Is the assumption of equal variances fundamental to this? Should say one way or another. —The preceding unsigned comment was added by 18.104.22.168 (talk) .
Thanks for the comment. The assumption of equal variances is not required. I will add some information about this shortly. --Zvika 19:29, 27 September 2006 (UTC)
Looking forward to this addition. Also, what can be done if the variances are not known? After all, if is not known then probably is not either. (Can you use some version of the sample variances, for instance?) Thanks! Eclecticos (talk) 05:26, 5 October 2008 (UTC)
Thanks for the great article on the James-Stein estimator. I think you may also want to mention the connection to Emprirical Bayes methods (e.g., as discsussed by Effron and Morris in their paper "Stein's Estimation Rule and Its Competitors--An Empirical Bayes Approach"). Personally, I found the Empirical Bayes explanation provided some very useful intuition to the "magic" of this estimator. — Preceding unsigned comment added by 22.214.171.124 (talk) 17:54, 18 April 2007 (UTC)
Thanks for the compliment! Your suggestion sounds like a good idea. User:Billjefferys recently suggested a similar addition to the article Stein's example, but neither of us has gotten around to working on it yet. --Zvika 07:55, 19 April 2007 (UTC)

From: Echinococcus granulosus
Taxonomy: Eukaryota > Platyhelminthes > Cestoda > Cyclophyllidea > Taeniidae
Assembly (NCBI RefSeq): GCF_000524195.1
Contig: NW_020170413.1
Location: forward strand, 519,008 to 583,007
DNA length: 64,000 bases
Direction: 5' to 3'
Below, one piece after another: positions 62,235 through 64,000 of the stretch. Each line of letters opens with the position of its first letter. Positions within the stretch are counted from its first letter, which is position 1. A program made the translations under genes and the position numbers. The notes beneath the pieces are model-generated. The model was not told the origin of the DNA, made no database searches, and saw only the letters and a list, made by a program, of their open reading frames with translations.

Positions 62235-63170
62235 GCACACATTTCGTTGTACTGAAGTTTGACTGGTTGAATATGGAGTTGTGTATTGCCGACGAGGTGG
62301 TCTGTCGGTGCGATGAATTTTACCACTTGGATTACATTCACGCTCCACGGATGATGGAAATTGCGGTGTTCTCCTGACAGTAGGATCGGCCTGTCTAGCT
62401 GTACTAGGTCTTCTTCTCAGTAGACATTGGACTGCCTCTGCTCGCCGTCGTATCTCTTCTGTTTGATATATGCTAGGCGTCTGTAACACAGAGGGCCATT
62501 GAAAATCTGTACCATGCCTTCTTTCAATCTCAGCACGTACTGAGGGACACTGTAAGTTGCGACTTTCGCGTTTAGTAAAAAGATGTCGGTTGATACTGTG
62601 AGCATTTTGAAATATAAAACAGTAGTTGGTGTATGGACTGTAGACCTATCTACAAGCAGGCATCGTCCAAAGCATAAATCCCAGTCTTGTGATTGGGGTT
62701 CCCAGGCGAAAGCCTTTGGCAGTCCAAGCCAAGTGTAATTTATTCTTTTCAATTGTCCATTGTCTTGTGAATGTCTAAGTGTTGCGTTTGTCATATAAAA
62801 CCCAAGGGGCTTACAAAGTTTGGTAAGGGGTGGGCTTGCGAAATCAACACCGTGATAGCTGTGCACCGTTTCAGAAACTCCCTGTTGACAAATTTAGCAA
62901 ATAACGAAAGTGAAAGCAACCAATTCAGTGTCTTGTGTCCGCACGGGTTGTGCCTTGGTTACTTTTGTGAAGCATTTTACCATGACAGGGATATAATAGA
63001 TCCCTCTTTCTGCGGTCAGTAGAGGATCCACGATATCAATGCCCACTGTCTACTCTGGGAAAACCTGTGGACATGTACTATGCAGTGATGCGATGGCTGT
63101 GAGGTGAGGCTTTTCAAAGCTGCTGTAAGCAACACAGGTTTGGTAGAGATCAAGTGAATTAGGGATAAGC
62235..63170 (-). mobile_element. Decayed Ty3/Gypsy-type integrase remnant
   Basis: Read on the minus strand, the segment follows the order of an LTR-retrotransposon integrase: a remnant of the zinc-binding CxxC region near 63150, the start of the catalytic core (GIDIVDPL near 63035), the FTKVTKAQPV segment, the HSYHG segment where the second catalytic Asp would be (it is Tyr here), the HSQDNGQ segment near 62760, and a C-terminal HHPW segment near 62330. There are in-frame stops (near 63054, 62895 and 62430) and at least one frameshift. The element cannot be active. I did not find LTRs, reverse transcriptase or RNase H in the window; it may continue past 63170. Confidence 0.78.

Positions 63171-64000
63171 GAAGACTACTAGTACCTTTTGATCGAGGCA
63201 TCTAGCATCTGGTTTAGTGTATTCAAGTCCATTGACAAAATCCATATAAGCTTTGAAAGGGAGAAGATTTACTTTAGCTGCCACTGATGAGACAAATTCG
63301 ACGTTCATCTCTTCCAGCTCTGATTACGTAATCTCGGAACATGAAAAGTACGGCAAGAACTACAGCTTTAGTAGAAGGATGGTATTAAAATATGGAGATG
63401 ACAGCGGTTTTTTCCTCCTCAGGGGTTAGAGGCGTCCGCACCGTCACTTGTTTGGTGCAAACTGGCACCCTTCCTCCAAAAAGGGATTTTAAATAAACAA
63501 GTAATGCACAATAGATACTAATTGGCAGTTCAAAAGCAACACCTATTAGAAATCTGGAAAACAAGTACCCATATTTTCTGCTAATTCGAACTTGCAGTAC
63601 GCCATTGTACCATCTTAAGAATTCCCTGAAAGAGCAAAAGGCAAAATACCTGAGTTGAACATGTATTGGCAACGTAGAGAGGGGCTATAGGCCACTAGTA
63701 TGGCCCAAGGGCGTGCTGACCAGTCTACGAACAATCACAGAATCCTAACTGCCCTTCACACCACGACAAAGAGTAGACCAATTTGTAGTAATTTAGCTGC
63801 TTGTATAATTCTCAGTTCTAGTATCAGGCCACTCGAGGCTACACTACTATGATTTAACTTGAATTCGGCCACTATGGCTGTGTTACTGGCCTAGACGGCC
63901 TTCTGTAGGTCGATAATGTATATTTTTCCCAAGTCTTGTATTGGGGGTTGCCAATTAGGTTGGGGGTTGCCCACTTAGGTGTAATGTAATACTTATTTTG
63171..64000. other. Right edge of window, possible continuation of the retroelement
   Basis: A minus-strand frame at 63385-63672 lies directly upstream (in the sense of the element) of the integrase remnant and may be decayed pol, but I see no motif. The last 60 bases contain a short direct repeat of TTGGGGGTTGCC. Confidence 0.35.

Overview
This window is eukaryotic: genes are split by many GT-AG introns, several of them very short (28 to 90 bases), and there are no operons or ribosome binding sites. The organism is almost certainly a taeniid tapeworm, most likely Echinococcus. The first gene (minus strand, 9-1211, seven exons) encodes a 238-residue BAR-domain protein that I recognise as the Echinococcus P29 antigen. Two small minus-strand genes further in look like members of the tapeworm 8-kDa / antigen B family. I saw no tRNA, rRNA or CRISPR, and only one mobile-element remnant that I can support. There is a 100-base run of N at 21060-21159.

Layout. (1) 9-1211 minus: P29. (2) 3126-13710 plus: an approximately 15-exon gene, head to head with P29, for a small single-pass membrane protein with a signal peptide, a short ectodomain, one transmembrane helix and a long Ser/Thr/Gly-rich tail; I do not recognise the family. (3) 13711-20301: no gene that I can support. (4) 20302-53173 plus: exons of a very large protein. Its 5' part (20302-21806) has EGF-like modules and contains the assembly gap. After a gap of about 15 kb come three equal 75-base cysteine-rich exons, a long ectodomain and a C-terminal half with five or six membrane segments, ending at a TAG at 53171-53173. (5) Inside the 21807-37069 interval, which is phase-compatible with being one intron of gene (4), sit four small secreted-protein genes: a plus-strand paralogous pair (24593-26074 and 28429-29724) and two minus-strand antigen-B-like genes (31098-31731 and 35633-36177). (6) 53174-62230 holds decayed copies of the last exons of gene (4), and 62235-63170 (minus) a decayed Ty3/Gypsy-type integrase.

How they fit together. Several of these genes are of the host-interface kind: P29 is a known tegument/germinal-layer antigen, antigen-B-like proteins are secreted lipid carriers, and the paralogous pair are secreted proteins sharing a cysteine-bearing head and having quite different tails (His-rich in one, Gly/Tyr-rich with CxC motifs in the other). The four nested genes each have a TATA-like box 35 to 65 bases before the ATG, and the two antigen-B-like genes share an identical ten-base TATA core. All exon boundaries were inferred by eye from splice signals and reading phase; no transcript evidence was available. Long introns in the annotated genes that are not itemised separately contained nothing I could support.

A confusing point about this article: y is described as "observations" of an m-dimensional vector , suggesting that it should be an m by n matrix, where n is the number of observations. However, this doesn't conform to the use of y in the formula for the James-Stein estimator, where y appears to be a single m-dimensional vector. (Is there some mean involved? Is computed over all mn scalars?) Furthermore, can we still apply some version of the James-Stein technique in the case where we have more observations of than of , i.e., there is not a single n? Thanks for any clarification in the article. Eclecticos (talk) 05:19, 5 October 2008 (UTC)
The setting in the article describes a case where there is one observation per parameter. I have added a clarifying comment to this effect. In the situation you describe, in which several independent observations are given per parameter, the mean of these observations is a sufficient statistic for estimating θ, so that this setting can be reduced to the one in the article. --Zvika (talk) 05:48, 5 October 2008 (UTC)
The wording is still unclear, especially the sentence: "Suppose θ is an unknown parameter vector of length m, and let y be a vector of observations of θ (also of length m)". How can a vector of m-dimensional observations have length m? --StefanVanDerWalt (talk) 11:07, 1 February 2010 (UTC)
Indeed, it does not make sense. I'll give it a shot. 126.96.36.199 (talk) 19:49, 17 February 2010 (UTC)
Is the formula using σ2/ni applicable for different sample sizes in groups?. In Morris, 1983, Parametric Empirical Bayes Inference: Theory and Applications, it is claimed that a more general version (which is also derived there) of Stein's estimator is needed if the variances Vi are unequal, where Vi denotes σ2i/ni so as I understands it, Steins formula is only applicable for equal ni as well.
The graph of the MSE functions would need a bit more precisions : we are in the case where ν=0, probably m=10 and σ=1, aren't we ? (I thought that, in this case , for θ = 0, MSE should be equal to 2 ; maybe the red curve represents the positive JS ?) —Preceding unsigned comment added by 188.8.131.52 (talk) 15:40, 10 May 2011 (UTC)